Second Russia-Africa Summit Augurs Well for the Future

Is there a necessary connection between the SMO (special military operation) and food crisis in Africa?

No doubt one of the essential topics raised and to be discussed at least initially, at the Russia-Africa summit in St. Petersburg that is to take place 27-28 July 2023 is the looming food crisis.

It is enough to turn a few pages of nearly any of western newspapers and journals to learn whom they blame for such a sad state of affairs. I have just grabbed a copy of The Guardian and started turning a few pages to find a few strongly worded lines on Russia and president Putin by Samantha Power. They were as follows:

“Putin’s justification for pulling out of the agreement was full of “falsehood and lies” and the decision would have a huge impact on the least developed countries, including Bangladesh, Afghanistan, Sudan and Somalia. This is a life and death decision that Putin has made … Vladimir Putin might be willing to inflict this humanitarian pain on innocents but the U.S. is not”.

Well, where are those falsehoods and lies? There weren’t any. All was the other way around. Yet in September 2022 Chairman of the State Duma Vyacheslav Volodin was emphatic that the “grain deal” was not working as it supposed to. Poor countries in Africa received just 3% of all the shipments of wheat at the time. The rest ended up in western, supposedly affluent countries. Despite Russian utter dissatisfaction and the intervention of Turkish president Recep Erdogan and UN Secretary General Antonio Guterres, no improvements in functioning of the “grain deal” till now have taken place.

President Putin’s recent reaction amounted to withdrawing from the “grain deal” due to the EU’s reluctance to roll back sanctions on payments, shipping and insurance for Russia’s own agricultural exports. He reiterated that he would be prepared to rejoin the deal as soon as those conditions are met. Putin added: “Our country is capable of replacing Ukrainian grain on a commercial and a gratuitous basis,” stipulating that “continuing the grain deal in its current form had lost all sense”. The picture is clear. It is because of sanctions – regardless of the war – that the grain is not reaching poor nations. The unfulfilled western promises about sanctions by not being applied to grain are the western way of sabotaging the grain deal and blaming for it Russia!

Some of Russia’s African partners are affected by sanctions but are not fully aware of the background and essence of the conflict in Ukraine. For example, the Speaker of the National Assembly of the Republic of Zimbabwe Jacob Mudenda asserted that “the continent is experiencing food difficulties due to the conflict in Ukraine and the promised grain supplies do not reach Africa.” In a similar vein, the war and sanctions are interpreted by his colleagues Cyril Ramaphosa of South Africa, President Macky Sall of Senegal and President Hakainde Hichilema of Zambia who visited Kiev and St Petersburg on a peace-seeking mission on June 16-17 this year i.e. one month and ten days prior to the summit. The message as expressed by Cyril Ramaphosa neither linked sanctions to the conflict in Ukraine nor he mentioned the word “sanctions” as the source of all the troubles. The word war dominated the landscape of American justifications imposed on South African establishment. I shall quote him so there is no slightest doubt about it. On 17 June this year President Ramaphosa in St Petersburg stated:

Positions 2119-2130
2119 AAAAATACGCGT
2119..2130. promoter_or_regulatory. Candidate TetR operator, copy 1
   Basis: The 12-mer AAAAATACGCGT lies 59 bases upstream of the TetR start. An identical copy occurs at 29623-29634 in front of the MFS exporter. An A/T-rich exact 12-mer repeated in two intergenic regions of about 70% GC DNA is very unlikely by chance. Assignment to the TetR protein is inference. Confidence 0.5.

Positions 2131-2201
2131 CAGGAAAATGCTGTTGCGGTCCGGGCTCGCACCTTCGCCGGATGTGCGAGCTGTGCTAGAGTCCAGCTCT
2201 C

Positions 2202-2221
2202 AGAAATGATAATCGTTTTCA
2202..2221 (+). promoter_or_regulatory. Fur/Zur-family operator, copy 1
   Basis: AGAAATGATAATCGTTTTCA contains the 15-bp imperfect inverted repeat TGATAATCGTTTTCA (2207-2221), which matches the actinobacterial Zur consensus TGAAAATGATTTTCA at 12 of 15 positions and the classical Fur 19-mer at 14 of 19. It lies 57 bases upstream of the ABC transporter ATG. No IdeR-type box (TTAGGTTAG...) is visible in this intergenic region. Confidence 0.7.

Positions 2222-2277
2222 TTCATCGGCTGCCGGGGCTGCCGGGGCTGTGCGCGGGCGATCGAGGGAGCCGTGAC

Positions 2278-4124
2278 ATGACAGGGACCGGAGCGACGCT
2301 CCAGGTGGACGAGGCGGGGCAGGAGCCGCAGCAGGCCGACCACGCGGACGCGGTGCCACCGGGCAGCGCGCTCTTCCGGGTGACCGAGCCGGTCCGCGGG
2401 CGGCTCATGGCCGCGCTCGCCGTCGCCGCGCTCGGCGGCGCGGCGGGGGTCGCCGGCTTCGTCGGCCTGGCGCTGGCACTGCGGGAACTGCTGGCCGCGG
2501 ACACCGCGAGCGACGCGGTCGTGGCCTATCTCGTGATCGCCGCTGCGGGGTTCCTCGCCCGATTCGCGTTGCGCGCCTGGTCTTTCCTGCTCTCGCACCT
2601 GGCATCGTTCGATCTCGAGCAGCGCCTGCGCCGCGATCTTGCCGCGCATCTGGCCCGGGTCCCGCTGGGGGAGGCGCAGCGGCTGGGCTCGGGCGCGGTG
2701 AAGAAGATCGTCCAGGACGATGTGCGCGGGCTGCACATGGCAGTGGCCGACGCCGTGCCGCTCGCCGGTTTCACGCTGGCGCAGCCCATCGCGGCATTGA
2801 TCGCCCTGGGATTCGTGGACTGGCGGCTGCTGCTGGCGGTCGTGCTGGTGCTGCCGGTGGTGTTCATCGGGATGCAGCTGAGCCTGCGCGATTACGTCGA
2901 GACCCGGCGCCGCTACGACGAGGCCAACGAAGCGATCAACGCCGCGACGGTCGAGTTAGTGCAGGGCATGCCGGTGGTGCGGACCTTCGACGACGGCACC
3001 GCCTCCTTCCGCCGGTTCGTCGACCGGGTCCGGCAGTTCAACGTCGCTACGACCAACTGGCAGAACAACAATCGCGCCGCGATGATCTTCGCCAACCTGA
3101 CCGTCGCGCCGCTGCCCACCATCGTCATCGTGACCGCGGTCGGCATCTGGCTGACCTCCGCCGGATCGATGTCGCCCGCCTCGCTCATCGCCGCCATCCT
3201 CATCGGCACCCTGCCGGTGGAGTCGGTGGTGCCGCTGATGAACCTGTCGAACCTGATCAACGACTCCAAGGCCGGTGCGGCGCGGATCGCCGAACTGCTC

“This war is having a negative impact on the African continent and indeed on many other countries around the world. South Africa’s neutral stance has been questioned in recent months, with the U.S. ambassador accusing Pretoria of sending armaments to Russia in a move that could endanger the country’s access to trade with the U.S. under the latter’s Africa Growth and Opportunity Act (Agoa).”

There is no doubt who is the “big brother” that applies pressure. In President’s Sall expressing dissatisfaction with the war and sanctions which appear linked even though it is not clear what causes what. On 10 July this year he told the Financial Times:

“We are facing the consequences of this war. We have big problems with our food security and agriculture. We buy fertilisers from Russia and today with the sanctions, there are difficulties paying for these goods. That is why we are talking to both sides.”

Obviously, it would be unreasonable to expect Russia’s African partners and guests to have a fairly detailed knowledge about as much as the war as about the sanctions substantially augmented towards Russia after the beginning of the SMO (Special Military Operation). As a matter of fact, it is not very surprising: after all, it would be unable to explain in greater detail conflicts for instance, in Ethiopia, Sudan or Central African Republic. So why should it expect from its African friends more than from itself? Yet, some seasoned international diplomats have a good grasp of the conflict in Ukraine. The Chairman of the Chinese Parliament, Li Zhanshu commented the conflict aptly, “There was no other way for Russia.”